“If it is no match for Corfu or Ibiza in the crazy techno afternoons holiday sector, neither is Lanzarote in a position to offer ecotourism — for obvious reasons."
— Michel Houellebecq, Lanzarote (2000)
Besides camel trips, rap video clips playing in lonely hotel rooms, recurring blowjobs, and suntan lotion, Michel Houellebecq points out a few landmarks not to be missed on the Spanish island of Lanzarote in his satirical and disillusioned novel of the same name. Among them are the Jardín de Cactus in Guatiza and Timanfaya National Park, home to the Restaurante El Diablo with its “Vulkan Grill,” where Houllebecq sets a hilarious scene involving volcanic cooking. Both the cactus garden and the volcanic restaurant have something in common besides the ironic admiration professed by Houellebecq’s narrator: they were designed by the same man, César Manrique, who was born in Lanzarote in 1919, and died on the island in 1992.
In one thing Houellebecq is right: it is difficult to detach Manrique and his oeuvre from Lanzarote’s most iconic highlights, just as it’s hard to pigeonhole this eclectic figure — architect, artist, ecologist — who produced equally unclassifiable architecture, often built without plans or drawings. But despite his extreme attachment to Lanzarote, or maybe because of its constrictive effect on his unfettered attitude towards life and art, Manrique left at an early age. First as a teenager to fight in the Spanish Civil War — one of the darker episodes of his life — and again in 1945, when he moved to Madrid to study fine art. During his almost 20 years in the Spanish capital, where he consolidated his artistic career, Manrique got to know one of the most inspiring and hedonistic Iberian architects of the second half of the 20th century, Fernando Higueras. Higueras, who built a house for the artist in the environs of Madrid, had a free but consistent approach to tradition that clearly influenced Manrique. Manrique’s house would be the trigger for a series of collaborations between the two men in Lanzarote, such as an unrealized project for the Mirador del Río (Manrique would design an alternative scheme that was built in 1973) or the Hotel de las Salinas (1973–77), where Manrique worked on the gardens and outdoor spaces.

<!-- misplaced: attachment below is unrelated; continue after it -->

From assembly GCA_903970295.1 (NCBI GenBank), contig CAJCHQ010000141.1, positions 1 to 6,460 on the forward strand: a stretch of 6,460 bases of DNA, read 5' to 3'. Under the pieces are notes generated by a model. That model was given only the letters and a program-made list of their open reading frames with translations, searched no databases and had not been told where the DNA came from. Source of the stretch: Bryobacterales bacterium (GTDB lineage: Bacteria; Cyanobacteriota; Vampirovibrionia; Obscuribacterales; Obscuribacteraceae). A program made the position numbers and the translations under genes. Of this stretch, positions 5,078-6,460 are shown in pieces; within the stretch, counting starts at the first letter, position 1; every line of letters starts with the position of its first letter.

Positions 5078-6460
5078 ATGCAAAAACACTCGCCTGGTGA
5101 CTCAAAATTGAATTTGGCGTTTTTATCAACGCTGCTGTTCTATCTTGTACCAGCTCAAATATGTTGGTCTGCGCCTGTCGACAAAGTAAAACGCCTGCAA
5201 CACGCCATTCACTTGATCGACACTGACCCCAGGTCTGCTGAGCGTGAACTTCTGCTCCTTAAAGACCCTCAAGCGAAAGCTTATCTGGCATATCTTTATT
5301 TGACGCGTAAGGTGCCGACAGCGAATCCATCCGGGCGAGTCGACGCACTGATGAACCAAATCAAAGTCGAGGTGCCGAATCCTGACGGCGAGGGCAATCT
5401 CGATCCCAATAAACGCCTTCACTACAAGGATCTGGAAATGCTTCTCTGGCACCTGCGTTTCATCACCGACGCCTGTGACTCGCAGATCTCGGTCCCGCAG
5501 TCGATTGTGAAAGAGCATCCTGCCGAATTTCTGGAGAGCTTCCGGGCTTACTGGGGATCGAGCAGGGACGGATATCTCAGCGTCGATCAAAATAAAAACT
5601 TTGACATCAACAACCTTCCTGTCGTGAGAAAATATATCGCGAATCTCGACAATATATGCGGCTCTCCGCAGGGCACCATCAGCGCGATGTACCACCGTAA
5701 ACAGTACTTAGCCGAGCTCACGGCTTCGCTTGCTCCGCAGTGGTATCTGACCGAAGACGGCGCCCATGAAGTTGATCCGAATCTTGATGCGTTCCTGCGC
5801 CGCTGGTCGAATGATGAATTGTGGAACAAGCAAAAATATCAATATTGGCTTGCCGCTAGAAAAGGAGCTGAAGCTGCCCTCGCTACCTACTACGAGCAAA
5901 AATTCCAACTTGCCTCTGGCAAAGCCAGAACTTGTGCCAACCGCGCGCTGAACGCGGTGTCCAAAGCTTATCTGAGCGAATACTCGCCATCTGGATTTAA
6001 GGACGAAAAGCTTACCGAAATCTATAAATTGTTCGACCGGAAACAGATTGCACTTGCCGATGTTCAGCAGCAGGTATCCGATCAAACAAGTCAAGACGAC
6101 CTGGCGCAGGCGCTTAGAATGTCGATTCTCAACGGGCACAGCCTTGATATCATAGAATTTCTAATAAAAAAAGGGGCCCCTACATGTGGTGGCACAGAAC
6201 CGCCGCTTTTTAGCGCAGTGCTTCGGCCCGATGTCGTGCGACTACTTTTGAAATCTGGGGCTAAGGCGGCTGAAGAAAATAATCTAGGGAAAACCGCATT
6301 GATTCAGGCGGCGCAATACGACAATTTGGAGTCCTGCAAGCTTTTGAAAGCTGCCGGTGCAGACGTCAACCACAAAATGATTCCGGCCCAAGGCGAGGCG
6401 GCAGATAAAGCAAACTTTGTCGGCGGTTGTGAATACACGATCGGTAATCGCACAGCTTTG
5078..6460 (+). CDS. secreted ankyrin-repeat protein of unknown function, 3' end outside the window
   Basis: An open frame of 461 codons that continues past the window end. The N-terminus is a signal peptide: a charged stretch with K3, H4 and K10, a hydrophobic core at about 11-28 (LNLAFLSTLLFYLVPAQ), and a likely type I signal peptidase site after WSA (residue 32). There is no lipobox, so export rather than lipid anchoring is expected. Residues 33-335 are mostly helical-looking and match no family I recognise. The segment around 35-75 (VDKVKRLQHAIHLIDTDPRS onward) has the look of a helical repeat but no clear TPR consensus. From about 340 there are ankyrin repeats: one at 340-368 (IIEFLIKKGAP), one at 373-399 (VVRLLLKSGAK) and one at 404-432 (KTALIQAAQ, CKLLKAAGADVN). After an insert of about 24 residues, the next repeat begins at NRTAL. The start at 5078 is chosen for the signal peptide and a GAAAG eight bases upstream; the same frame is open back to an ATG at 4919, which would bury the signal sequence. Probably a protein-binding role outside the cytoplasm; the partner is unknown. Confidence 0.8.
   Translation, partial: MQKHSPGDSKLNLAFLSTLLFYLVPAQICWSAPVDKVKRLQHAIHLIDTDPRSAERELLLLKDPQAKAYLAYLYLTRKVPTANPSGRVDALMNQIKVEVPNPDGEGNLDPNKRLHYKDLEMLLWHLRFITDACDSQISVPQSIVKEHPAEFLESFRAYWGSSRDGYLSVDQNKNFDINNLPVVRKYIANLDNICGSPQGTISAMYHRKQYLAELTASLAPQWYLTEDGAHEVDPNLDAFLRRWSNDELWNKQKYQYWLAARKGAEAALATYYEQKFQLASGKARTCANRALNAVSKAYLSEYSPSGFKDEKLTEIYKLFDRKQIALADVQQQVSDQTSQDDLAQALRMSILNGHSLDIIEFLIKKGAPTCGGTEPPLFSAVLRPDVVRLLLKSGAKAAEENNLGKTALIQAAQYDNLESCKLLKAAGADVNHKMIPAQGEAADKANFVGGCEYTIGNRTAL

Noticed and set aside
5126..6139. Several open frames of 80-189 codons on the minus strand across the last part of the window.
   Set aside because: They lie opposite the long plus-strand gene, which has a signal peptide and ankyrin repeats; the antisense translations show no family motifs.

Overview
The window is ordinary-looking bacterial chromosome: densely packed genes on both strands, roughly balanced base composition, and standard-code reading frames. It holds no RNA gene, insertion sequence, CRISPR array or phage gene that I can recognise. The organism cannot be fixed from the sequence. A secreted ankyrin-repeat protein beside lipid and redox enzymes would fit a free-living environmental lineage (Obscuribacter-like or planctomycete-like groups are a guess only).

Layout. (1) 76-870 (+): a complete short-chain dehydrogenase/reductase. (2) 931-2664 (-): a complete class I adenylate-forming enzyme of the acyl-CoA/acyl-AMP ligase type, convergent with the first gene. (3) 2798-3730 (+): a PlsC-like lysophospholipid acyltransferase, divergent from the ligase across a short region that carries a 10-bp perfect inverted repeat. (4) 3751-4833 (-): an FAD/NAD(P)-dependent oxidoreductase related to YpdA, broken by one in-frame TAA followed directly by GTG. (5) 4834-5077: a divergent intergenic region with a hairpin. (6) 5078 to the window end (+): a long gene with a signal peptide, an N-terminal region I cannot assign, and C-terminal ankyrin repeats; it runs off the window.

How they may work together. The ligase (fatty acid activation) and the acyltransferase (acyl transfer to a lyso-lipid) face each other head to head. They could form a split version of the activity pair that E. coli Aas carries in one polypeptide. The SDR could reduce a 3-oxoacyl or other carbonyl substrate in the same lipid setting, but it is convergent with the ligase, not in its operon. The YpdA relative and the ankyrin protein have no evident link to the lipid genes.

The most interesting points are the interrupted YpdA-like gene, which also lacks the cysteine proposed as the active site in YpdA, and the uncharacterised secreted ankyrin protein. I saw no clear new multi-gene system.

“I wanna go, I wanna go, I wanna go to Lan-za-ro-te”
— Lindstrøm & Todd, “Lanzarote” (2013)
Manrique left Madrid in 1964 for New York, where he lived for two years, before deciding to return to Lanzarote for good in 1966. His formative years outside the island had been decisive. Consciously or not, he was coming home precisely at the point when the island was beginning its transformation from a largely uninhabited volcanic wilderness to the overcrowded mass-tourism destination depicted by Houellebecq. Once back, and undoubtedly influenced by Lanzarote’s unique landscape, Manrique continued to paint but also to produce sculptural and architectural work. Half land art, half tourist facilities, his new landscapes reflected his obsession — also found in his books — with respectful, ecological development of the island. Moreover, following in the wake of Bernard Rudofsky, Aris Konstantinidis and others, he recorded the traditional architecture of his birthplace in the book Lanzarote, arquitectura inédita (1974), a key reference to understanding many of his own architectonic solutions. Manrique’s beautiful photographs record many facets of local architecture, both generic and particular, such as striking “Byzantine” chimneys that he himself copy-pasted for his first home. But these references aren’t enough to understand his oeuvre: we should include some of the Pop and land art he must have discovered while living in the U.S., which we can recognize in his follies for the Parque Marítimo in the neighboring island of Tenerife (1991–95), among many others.
As he described in another of his books (also titled Lanzarote), Manrique felt that architecture should vanish in order to be respectful towards the landscape. And that is exactly what he did time and again — sinking, burying, excavating — in many of his architectural projects, just as peasants had traditionally done in the Geria area of Lanzarote, where vineyards are planted in sunken cones called socos to protect them from the harsh wind. Again he used natural holes in Jameos del Agua (1966–68) and of course in his famous house at Taro de Tahiche (1986), which now houses his eponymous foundation. These are both instances where Manrique was more than just an “architect”; he was a “discoverer” of a set of volcanic grottoes — formed by bubbles in the petrified lava — that would become part of his domestic and extremely personal world. At his house, for example, there are two levels: the uppermost comprises a traditional surface construction, while below are the caves, domesticated bubbles amidst the volcanic rock. These levels were originally connected by only a spiral staircase, which seemed to link the world of tradition — and its symbolic overlap of cultures — with a telluric world, inseparable from geology and topography. That superposition of layers constitutes a precise and metaphorical image of the complexity and richness of César Manrique himself.